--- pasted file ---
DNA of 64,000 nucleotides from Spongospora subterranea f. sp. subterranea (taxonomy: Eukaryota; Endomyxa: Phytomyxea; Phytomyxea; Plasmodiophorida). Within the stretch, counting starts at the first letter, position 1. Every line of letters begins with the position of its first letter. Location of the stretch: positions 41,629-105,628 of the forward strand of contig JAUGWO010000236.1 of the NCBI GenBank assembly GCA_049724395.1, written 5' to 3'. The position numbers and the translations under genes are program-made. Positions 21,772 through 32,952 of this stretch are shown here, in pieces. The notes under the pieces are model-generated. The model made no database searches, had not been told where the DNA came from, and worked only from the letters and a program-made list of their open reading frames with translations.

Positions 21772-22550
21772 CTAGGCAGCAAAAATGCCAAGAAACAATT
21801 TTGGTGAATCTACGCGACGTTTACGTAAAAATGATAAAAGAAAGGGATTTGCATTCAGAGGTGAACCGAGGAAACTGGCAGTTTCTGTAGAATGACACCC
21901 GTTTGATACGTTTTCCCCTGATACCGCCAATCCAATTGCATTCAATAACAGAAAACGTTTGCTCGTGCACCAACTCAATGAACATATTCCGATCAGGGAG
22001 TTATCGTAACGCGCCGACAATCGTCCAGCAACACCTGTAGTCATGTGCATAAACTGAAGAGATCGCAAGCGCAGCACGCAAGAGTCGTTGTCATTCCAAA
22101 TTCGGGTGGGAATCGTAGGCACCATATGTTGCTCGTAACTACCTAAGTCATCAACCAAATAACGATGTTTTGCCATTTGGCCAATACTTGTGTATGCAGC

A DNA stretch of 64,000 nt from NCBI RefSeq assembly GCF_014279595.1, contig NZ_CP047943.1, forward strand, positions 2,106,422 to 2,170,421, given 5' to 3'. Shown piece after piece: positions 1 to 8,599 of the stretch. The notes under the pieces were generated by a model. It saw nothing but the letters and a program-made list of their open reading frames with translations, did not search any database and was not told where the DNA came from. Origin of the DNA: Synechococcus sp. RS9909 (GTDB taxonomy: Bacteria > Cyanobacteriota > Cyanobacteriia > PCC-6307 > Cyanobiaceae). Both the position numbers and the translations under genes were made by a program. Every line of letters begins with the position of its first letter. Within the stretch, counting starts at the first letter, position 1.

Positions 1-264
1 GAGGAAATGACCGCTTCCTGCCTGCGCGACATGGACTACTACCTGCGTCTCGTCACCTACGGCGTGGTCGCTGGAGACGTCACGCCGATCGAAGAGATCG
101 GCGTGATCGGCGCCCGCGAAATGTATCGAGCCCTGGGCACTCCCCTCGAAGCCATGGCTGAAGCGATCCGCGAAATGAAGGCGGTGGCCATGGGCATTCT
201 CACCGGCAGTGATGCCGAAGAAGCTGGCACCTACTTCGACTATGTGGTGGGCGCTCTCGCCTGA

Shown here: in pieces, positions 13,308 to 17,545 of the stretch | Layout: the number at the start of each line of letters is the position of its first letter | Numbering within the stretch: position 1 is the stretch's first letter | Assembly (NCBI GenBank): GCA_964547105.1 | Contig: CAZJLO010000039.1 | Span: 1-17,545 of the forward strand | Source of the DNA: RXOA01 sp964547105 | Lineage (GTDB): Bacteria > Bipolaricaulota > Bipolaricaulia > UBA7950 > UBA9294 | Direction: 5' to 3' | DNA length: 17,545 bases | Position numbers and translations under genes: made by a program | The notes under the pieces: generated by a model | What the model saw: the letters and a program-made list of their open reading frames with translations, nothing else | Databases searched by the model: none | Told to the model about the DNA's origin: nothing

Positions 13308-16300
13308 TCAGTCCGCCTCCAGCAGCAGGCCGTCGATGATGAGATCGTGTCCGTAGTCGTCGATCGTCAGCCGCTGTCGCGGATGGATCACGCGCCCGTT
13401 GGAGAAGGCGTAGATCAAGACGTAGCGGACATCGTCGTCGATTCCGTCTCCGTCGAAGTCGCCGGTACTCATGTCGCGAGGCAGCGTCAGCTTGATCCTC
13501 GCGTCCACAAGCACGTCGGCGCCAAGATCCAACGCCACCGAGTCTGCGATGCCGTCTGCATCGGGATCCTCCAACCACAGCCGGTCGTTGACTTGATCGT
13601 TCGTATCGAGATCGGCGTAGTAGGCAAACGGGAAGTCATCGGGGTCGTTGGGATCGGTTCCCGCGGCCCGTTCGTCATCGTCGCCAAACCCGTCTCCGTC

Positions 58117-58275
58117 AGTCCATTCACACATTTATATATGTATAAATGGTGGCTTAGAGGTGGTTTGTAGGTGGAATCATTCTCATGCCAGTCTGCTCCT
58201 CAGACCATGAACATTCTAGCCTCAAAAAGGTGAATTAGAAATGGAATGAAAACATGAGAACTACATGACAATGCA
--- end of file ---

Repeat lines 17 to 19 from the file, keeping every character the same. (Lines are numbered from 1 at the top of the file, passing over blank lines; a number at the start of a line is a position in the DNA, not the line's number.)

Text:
13501 GCGTCCACAAGCACGTCGGCGCCAAGATCCAACGCCACCGAGTCTGCGATGCCGTCTGCATCGGGATCCTCCAACCACAGCCGGTCGTTGACTTGATCGT
13601 TCGTATCGAGATCGGCGTAGTAGGCAAACGGGAAGTCATCGGGGTCGTTGGGATCGGTTCCCGCGGCCCGTTCGTCATCGTCGCCAAACCCGTCTCCGTC

Positions 58117-58275